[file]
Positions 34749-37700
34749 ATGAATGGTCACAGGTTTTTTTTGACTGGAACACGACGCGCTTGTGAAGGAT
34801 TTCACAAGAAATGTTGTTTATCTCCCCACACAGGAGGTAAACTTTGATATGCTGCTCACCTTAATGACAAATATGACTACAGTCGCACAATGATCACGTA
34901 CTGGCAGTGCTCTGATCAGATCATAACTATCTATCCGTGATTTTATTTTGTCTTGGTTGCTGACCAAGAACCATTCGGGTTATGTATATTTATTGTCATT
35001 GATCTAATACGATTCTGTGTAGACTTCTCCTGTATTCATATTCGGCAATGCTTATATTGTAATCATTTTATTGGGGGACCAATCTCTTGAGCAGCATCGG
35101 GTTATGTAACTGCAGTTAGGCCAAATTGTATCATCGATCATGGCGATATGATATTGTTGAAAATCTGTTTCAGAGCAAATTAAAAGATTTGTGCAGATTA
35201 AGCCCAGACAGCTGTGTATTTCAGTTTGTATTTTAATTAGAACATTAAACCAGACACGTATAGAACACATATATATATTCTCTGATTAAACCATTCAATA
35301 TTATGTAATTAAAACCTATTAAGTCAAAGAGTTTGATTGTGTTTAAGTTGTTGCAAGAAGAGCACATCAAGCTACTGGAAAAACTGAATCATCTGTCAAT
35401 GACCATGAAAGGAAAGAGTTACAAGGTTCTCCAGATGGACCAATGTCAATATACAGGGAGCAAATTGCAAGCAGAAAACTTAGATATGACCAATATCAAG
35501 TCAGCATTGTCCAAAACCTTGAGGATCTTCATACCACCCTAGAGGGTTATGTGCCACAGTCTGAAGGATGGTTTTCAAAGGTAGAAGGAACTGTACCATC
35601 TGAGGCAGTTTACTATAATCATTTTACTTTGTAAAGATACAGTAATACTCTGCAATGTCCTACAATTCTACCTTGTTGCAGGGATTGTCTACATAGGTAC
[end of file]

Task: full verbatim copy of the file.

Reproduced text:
Positions 34749-37700
34749 ATGAATGGTCACAGGTTTTTTTTGACTGGAACACGACGCGCTTGTGAAGGAT
34801 TTCACAAGAAATGTTGTTTATCTCCCCACACAGGAGGTAAACTTTGATATGCTGCTCACCTTAATGACAAATATGACTACAGTCGCACAATGATCACGTA
34901 CTGGCAGTGCTCTGATCAGATCATAACTATCTATCCGTGATTTTATTTTGTCTTGGTTGCTGACCAAGAACCATTCGGGTTATGTATATTTATTGTCATT
35001 GATCTAATACGATTCTGTGTAGACTTCTCCTGTATTCATATTCGGCAATGCTTATATTGTAATCATTTTATTGGGGGACCAATCTCTTGAGCAGCATCGG
35101 GTTATGTAACTGCAGTTAGGCCAAATTGTATCATCGATCATGGCGATATGATATTGTTGAAAATCTGTTTCAGAGCAAATTAAAAGATTTGTGCAGATTA
35201 AGCCCAGACAGCTGTGTATTTCAGTTTGTATTTTAATTAGAACATTAAACCAGACACGTATAGAACACATATATATATTCTCTGATTAAACCATTCAATA
35301 TTATGTAATTAAAACCTATTAAGTCAAAGAGTTTGATTGTGTTTAAGTTGTTGCAAGAAGAGCACATCAAGCTACTGGAAAAACTGAATCATCTGTCAAT
35401 GACCATGAAAGGAAAGAGTTACAAGGTTCTCCAGATGGACCAATGTCAATATACAGGGAGCAAATTGCAAGCAGAAAACTTAGATATGACCAATATCAAG
35501 TCAGCATTGTCCAAAACCTTGAGGATCTTCATACCACCCTAGAGGGTTATGTGCCACAGTCTGAAGGATGGTTTTCAAAGGTAGAAGGAACTGTACCATC
35601 TGAGGCAGTTTACTATAATCATTTTACTTTGTAAAGATACAGTAATACTCTGCAATGTCCTACAATTCTACCTTGTTGCAGGGATTGTCTACATAGGTAC